Christmas with Charlie: Vol. 11

Excerpt from Moments With Chaplin by Lillian Ross:

The Chaplins were faithful with their Christmas cards, which always included a conventional family photograph of one kind or another, usually taken in their living room or on the lawn in front of their house. The children would be lined up in order of age. In the photographs, Chaplin didn’t kid around; he always looked strictly the head of the family. There is just a hint of a departure from that role in the Christmas photograph taken in 1964, the year “My Autobiography” was published. It shows the clan reading the book, three members holding copies of the British edition and each of the others holding an edition published in a different country (Two-year-old Christopher, bare-legged with white socks and black patent leather shoes, has “Chaplin: Mit Liv.”) Chaplin in this photograph wears an expression of fake, overdone concentration.


The next year, the family is shown standing ankle-deep in snow, with everybody wearing a parka and ski pants–everybody except Chaplin himself, who has on a dark double-breasted overcoat, a dark suit, a white shirt, a dark necktie, and a black fedora. He is standing straight, head up, grinning proudly, hands in his overcoat pockets.

 The 1968 card bears the inscription, in Oona’s handwriting, “25th Wedding Anniversary,” and it shows the family, gathered on and around the living room sofa, everybody, including Chaplin, looking self-conscious, giving the obligatory anniversary smile.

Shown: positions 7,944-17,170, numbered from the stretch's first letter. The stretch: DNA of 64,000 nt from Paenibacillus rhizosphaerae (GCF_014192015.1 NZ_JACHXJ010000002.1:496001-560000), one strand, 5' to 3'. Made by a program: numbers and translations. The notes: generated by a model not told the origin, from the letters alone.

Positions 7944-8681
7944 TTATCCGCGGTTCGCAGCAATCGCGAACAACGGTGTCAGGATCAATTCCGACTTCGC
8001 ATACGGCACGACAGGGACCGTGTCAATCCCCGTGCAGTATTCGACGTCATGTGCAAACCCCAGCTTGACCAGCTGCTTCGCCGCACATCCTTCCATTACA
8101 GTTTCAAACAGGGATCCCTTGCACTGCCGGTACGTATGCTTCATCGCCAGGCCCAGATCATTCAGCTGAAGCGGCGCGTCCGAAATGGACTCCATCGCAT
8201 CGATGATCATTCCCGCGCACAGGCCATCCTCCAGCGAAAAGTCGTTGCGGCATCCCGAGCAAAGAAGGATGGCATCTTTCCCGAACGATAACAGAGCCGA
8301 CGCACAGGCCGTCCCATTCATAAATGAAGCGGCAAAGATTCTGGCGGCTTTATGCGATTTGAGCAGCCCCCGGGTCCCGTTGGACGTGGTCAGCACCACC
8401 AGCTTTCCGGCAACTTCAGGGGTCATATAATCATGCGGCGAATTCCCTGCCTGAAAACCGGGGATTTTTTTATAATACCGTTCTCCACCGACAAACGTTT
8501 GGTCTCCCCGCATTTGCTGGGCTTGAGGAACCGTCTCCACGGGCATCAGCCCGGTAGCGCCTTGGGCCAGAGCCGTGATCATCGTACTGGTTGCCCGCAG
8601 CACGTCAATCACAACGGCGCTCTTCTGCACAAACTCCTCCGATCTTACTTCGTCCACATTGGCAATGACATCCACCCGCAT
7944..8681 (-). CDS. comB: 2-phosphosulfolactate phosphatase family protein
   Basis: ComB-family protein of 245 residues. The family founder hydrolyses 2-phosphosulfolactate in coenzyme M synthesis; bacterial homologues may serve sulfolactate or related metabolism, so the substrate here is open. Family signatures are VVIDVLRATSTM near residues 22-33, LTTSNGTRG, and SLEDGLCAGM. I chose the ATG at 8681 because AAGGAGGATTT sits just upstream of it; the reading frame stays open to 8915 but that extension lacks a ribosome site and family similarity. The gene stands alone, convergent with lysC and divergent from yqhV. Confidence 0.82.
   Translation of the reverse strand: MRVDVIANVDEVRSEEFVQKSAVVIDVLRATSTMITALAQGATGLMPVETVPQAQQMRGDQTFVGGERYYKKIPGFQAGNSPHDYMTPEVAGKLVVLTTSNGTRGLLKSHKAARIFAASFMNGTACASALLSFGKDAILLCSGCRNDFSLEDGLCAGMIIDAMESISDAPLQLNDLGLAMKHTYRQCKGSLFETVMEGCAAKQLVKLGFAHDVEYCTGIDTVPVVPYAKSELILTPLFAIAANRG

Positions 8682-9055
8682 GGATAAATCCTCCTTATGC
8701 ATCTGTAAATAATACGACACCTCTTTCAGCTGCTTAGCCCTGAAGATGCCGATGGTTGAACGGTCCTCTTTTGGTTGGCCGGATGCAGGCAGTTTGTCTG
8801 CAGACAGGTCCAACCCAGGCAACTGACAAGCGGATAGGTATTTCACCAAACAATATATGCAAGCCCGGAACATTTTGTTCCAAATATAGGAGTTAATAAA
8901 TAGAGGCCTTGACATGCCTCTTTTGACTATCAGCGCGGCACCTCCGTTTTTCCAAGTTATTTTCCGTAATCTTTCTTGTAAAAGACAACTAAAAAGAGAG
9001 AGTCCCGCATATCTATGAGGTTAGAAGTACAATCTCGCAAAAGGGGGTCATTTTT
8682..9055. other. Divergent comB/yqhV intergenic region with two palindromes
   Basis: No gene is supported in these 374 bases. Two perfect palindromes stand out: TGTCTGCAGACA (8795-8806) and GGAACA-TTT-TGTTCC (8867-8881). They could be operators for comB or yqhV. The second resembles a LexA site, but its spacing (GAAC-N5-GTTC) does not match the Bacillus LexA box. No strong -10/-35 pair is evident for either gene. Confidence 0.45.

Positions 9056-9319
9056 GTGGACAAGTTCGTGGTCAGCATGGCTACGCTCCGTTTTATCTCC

The photograph for Christmas, 1976, shows Chaplin and Oona seated in a golf cart, useful for getting around large lawns, and surrounded by their children and, by then, grandchildren. 

The Christmas card for 1977 arrived just before Christmas Day, which was the day Charlie Chaplin died. The photograph is of Charlie Chaplin alone, and taken on April 16, 1977, his last birthday–his eighty-eighth. He is sitting in a chair and is wearing a dark suit over a baby-blue cashmere sweater. The white collar of his shirt comes down over the sweater, and there is a white handkerchief in the breast pocket of his jacket. His white hair is sparser but still full and is combed neatly from a side part. His left hand is raised–a bit of the blue sweater showing at the wrist–and is held in midair to a position over his heart, in the classic gesture of the actor.

1 Comment

  1. In the Fall of 1977, the residents of the Delancey Street Foundation rented a projector and a few of Mr. Chaplin's silent films. After viewing the movies, the residents composed a letter to Mr. Chaplin expressing their love for him and his films. That December Mr. Chaplin sent a card with a photo of himself in a wheelchair and his wife Oona standing next to him in front of a huge, beautifully decorated tree. He passed that Christmas day. I have searched and can not find a copy of that photo on-line. Could it be that he sent a one of a kind photo the the Delancey Street residents that December?

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